(China Stringer Network/Reuters)

THE QUESTION People who want to keep their heart in shape usually try to do so with aerobic exercise such as running, biking or brisk walking. Might practicing yoga be a viable option as well?

THIS STUDY analyzed data from 37 randomized studies, involving 2,768 adults (average age, 50) who either practiced yoga, exercised or did no exercise. Study lengths varied, but most lasted about three months.

In that time, people who practiced yoga showed greater improvement in key cardiovascular risk factors than those who did not exercise, including lower body mass index (BMI) ratings and more weight loss, better cholesterol numbers (lower LDL and higher HDL cholesterol readings), lower blood pressure and a reduced heart rate. When comparing yoga practitioners with exercisers, the benefits relating to cardiovascular risk factors were essentially equivalent.

WHO MAY BE AFFECTED? Adults. About 84 million Americans have some type of cardiovascular disease, and one of every three deaths is caused by it. Among adults, less than half get the government recommended 2.5 hours a week of moderate-intensity aerobic exercise, and even fewer do the recommended muscle-strengthening activities (such as weight lifting or pull-ups) twice a week. Yoga combines stretching exercises, controlled breathing and relaxation techniques. Its popularity in the United States has ballooned in recent years, with nearly 10 percent of adults estimated to have at least tried the mind-body practice.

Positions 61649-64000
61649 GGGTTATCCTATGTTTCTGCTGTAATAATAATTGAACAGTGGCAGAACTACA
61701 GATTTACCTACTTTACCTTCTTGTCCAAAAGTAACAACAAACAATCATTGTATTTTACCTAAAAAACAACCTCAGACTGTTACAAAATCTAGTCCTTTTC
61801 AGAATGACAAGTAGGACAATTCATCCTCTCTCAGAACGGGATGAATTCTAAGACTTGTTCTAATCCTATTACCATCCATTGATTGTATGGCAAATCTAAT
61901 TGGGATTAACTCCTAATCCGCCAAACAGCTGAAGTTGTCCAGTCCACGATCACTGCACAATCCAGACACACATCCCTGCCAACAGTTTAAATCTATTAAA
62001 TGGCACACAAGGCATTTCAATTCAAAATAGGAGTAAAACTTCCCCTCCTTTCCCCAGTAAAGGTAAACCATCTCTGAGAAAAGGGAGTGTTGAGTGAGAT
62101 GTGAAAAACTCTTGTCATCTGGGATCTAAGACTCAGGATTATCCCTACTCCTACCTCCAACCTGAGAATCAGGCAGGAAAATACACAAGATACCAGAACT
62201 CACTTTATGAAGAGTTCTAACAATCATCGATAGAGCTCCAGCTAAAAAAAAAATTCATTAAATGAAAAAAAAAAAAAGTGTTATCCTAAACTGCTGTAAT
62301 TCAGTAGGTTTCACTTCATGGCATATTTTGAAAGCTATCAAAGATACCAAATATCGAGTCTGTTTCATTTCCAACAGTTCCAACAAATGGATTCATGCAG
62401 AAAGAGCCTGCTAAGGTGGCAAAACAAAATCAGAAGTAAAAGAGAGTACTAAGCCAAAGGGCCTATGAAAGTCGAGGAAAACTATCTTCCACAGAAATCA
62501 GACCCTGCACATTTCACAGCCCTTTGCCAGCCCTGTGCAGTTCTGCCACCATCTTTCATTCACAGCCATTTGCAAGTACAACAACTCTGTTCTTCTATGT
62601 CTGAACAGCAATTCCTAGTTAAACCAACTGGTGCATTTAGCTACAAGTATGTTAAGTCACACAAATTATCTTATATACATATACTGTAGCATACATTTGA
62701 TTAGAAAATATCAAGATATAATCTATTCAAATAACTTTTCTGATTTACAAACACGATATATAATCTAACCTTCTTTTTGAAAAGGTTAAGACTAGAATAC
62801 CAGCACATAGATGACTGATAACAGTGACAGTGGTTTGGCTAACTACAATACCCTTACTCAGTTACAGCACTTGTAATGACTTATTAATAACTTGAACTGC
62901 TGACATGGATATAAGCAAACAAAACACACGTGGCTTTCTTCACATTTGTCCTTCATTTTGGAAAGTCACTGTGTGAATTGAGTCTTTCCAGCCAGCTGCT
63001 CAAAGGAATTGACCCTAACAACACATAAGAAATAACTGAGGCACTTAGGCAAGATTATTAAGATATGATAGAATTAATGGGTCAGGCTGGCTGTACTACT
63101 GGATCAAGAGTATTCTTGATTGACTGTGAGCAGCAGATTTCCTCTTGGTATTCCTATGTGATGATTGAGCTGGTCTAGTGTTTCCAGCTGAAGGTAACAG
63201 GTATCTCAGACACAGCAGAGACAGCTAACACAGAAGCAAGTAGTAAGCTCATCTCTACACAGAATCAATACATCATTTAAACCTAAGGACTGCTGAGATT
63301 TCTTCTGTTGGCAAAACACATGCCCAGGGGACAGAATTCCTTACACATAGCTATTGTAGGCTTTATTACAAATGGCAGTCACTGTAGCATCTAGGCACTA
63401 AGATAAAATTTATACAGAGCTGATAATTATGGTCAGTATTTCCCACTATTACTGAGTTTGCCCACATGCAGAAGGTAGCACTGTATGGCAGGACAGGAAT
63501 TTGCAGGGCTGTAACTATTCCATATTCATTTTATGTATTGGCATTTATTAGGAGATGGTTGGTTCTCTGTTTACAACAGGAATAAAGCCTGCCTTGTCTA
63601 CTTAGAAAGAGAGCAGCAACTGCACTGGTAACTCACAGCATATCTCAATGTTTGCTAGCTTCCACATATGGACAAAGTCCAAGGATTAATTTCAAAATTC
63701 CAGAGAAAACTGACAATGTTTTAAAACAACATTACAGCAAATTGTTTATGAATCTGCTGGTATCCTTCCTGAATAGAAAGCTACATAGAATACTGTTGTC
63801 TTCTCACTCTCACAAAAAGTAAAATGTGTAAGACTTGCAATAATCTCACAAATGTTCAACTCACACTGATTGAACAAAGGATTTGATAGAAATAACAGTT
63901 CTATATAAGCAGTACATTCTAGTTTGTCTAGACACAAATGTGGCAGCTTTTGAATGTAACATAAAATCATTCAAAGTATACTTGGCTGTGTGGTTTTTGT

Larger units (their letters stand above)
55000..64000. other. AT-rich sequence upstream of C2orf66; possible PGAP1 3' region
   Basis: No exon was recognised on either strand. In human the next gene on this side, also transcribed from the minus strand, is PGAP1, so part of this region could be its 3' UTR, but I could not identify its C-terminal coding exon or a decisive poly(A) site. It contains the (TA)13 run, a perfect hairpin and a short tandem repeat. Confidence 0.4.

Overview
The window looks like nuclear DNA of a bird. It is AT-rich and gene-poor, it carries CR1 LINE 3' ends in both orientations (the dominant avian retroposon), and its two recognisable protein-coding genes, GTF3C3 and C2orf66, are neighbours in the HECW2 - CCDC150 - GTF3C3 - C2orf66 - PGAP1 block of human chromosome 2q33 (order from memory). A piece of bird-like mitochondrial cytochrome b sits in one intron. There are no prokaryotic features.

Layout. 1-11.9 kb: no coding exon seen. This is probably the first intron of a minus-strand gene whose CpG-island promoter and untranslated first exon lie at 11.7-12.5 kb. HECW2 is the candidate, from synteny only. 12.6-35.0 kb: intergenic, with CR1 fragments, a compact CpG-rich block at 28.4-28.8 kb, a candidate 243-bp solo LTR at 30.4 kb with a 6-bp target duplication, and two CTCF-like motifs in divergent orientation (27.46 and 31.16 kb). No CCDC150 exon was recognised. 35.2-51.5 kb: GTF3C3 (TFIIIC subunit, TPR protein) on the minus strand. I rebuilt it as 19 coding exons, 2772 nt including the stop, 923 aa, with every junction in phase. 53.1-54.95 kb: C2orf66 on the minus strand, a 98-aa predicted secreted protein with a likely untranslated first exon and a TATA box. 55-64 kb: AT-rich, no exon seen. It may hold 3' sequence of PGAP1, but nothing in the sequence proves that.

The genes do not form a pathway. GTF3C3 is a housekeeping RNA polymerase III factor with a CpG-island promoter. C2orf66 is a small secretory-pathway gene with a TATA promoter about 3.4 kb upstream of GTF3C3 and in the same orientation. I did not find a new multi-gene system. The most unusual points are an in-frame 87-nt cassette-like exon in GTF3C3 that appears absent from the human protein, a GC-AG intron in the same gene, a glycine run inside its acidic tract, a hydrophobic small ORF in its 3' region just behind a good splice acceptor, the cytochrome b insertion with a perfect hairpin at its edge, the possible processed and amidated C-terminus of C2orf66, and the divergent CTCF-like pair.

CAVEATS People in the study who did yoga practiced various styles and for differing durations and frequencies. The study did not determine the mechanism behind the observed effects of yoga, but the researchers suggested that they might stem from stress reduction.

FIND THIS STUDY Dec. 15 online issue of the European Journal of Cardiology (cpr.sagepub.com; click “Online First”)

LEARN MORE ABOUT the health benefits of yoga at www.nccam.nih.gov/health and www.mayoclinic. org.

The research described in Quick Study comes from credible, peer-reviewed journals. Nonetheless, conclusive evidence about a treatment's effectiveness is rarely found in a single study. Anyone considering changing or beginning treatment of any kind should consult with a physician.